Is Strategic Arrogance holding your business back

Is Strategic Arrogance holding your business back?

If owners or senior managers are arrogant in their attitude towards the strategic direction of the business, it can result in insolvency or bankruptcy.

Does it matter or is it of any relevance to me and my business? Most certainly – Yes!

Businesses and other organisations (and specifically those leading them) tend towards one or other of these behavioural traits. And guess what? I have seen at close quarters examples of entrepreneurs and leaders (eg the CEO and Board members) KILLING a business, simply through arrogance. When applied to Strategy, arrogance can be terminal for the business and too often, critically and mistakenly interpreted as confidence / focus /determination and drive – all of which are usually positive behaviours.

Is Strategic Arrogance holding your business back

In essence, the hallmarks of Strategic Arrogance are:

  • Having little or no respect and due regard for the strategic ideas of colleagues.
  • Setting strategy based on thin or non-existent empirical research or other relevant information about the market environment.
  • Closing down consideration or debate of competing ideas.
  • Minimal or no review of current strategies.
  • Taking opportunities to denigrate others who may question or challenge the status quo and who put may forward alternative strategies.
  • An unhealthy (destructive) sense of inflated ego and personal pride.
  • An unhealthy level of fear, where a strategy is selected not because it is the most appropriate but that it is likely to be the ‘safest’ in terms of ensuring that the leader is unlikely to be ‘blamed’ for taking that course (eg copying strategies of other organisations rather than ‘trailblazing’ by taking a different approach).

Strategies selected to address the Covid-19 Pandemic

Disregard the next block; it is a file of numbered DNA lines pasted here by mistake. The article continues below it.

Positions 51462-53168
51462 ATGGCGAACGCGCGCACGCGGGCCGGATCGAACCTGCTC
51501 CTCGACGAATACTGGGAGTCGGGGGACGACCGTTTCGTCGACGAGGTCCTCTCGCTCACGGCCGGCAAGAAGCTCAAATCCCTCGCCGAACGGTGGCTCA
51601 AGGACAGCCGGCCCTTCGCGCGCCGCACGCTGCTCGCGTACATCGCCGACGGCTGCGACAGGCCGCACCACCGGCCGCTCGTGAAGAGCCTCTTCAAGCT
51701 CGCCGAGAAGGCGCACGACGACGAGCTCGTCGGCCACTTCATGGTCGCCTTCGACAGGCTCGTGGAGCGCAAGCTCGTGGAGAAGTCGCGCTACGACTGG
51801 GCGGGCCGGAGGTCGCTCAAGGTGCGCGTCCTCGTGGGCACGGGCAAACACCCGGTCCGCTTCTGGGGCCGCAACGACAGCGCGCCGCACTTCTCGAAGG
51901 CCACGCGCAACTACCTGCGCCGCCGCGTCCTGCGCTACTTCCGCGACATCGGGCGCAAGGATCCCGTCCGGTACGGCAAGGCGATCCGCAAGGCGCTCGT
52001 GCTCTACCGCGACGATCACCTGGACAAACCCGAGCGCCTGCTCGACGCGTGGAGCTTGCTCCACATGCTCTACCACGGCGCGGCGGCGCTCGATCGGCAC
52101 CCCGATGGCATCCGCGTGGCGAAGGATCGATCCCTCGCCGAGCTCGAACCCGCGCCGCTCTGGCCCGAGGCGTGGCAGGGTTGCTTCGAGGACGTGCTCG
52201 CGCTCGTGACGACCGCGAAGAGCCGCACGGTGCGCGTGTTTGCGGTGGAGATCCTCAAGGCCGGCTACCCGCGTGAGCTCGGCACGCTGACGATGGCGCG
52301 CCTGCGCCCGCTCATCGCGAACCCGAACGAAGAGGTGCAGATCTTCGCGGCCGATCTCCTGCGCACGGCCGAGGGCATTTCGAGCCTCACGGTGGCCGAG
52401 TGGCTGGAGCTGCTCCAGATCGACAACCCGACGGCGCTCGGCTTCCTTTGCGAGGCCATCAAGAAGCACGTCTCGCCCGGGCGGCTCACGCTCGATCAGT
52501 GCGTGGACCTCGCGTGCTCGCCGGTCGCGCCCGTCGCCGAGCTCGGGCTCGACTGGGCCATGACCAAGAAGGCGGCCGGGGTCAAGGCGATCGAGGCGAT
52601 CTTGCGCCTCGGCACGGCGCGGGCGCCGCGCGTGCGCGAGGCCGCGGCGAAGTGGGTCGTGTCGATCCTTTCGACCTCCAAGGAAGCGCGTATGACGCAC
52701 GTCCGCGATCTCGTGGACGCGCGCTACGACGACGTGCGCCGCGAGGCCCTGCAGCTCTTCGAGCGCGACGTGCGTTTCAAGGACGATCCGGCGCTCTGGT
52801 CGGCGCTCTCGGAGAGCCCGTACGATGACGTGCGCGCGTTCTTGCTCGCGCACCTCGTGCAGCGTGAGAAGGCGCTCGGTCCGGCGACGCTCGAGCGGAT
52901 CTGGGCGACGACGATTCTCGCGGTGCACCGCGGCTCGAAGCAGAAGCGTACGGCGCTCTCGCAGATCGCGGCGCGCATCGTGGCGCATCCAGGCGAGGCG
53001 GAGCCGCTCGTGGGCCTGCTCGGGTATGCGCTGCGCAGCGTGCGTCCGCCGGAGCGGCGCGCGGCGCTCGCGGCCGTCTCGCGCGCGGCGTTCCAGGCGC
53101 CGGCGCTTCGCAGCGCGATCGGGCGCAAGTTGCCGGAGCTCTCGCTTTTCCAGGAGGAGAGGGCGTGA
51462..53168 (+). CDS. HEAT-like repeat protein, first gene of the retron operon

Before expanding further on how this can apply in business, let’s briefly consider how this may have occurred in the recent and still continuing situation that we can all relate to. Two years ago, in March 2020, national governments across the Globe were required to decide on a strategy to address a perceived, significant threat. Of course, I am talking about the virus known as SARS-COV-2 and which can cause some to develop symptoms of a disease named Covid-19. Leading up to deciding on its strategy, the UK government considered implementing the long established plan for dealing with such an outbreak, that of quarantining those that are actually sick (symptomatic) and putting measures in place to protect those at greatest risk of severe illness or death caused by or contributed to by the virus. However, just days before announcing the selected Strategy, it had an apparent change of mind and subsequently decided to follow the example of China and Italy in implementing ‘Lockdown’ restrictions and other measures applied to whole populations (not simply to those that were sick and / or potentially and particularly vulnerable). It decided on a strategy that the World Health Organisation (WHO) advised should only to be used as a short-term measure, to buy time to implement other health actions, the WHO clearly stating that lockdowns and other restrictions on their own do not save lives but may only postpone / delay deaths (that will eventually occur). The WHO also warned that applying lockdowns and other restrictions to whole populations would risk increasing poverty through economic and employment impacts and also causing other, negative, health impacts (to mental health and other medium and longer-term physical impacts). Despite this warning, the UK government and virtually all other national governments went ahead with compulsory measures, in the end applying them not just for a few weeks, but for months and most several times over (to combat  each infection ‘wave’).  Further, under significant pressure from the Main Stream Media and by Opinion Polls and despite the virus being officially downgraded on 19th March 2020 to no longer be considered a high consequence infectious disease, it followed the path already taken by several other governments.  Perhaps out of fear of being the ‘odd one out’, to be a target for ridicule and later blame (if deaths were to reach the modelled levels), the apparent security and potential defence of just simply following the crowd (groupthink) was more appealing than being a trailblazer. The Strategy was decided upon: Restrictions to keep us all safe until effective (and also safe!) vaccines (hopefully) could be developed and implemented. We were promised that they, the Government, would ‘follow the science’ – an apparent nod to being open to change direction as and when ‘the science’ might warrant it.